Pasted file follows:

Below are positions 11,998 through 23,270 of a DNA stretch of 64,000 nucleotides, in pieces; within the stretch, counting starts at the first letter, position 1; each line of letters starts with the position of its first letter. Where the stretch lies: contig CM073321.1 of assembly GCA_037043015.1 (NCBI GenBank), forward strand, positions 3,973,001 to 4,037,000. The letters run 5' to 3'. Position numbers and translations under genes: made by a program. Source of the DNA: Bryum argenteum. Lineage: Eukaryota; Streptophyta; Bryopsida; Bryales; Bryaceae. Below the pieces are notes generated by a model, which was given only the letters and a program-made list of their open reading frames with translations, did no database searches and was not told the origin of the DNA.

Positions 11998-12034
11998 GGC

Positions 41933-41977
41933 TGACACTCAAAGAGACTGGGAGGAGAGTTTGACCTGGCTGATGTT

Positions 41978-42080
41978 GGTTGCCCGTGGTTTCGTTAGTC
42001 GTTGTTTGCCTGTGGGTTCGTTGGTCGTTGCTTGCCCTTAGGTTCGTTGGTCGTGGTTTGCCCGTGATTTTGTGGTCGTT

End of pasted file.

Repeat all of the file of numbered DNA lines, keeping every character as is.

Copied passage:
Below are positions 11,998 through 23,270 of a DNA stretch of 64,000 nucleotides, in pieces; within the stretch, counting starts at the first letter, position 1; each line of letters starts with the position of its first letter. Where the stretch lies: contig CM073321.1 of assembly GCA_037043015.1 (NCBI GenBank), forward strand, positions 3,973,001 to 4,037,000. The letters run 5' to 3'. Position numbers and translations under genes: made by a program. Source of the DNA: Bryum argenteum. Lineage: Eukaryota; Streptophyta; Bryopsida; Bryales; Bryaceae. Below the pieces are notes generated by a model, which was given only the letters and a program-made list of their open reading frames with translations, did no database searches and was not told the origin of the DNA.

Positions 11998-12034
11998 GGC

Positions 41933-41977
41933 TGACACTCAAAGAGACTGGGAGGAGAGTTTGACCTGGCTGATGTT

Positions 41978-42080
41978 GGTTGCCCGTGGTTTCGTTAGTC
42001 GTTGTTTGCCTGTGGGTTCGTTGGTCGTTGCTTGCCCTTAGGTTCGTTGGTCGTGGTTTGCCCGTGATTTTGTGGTCGTT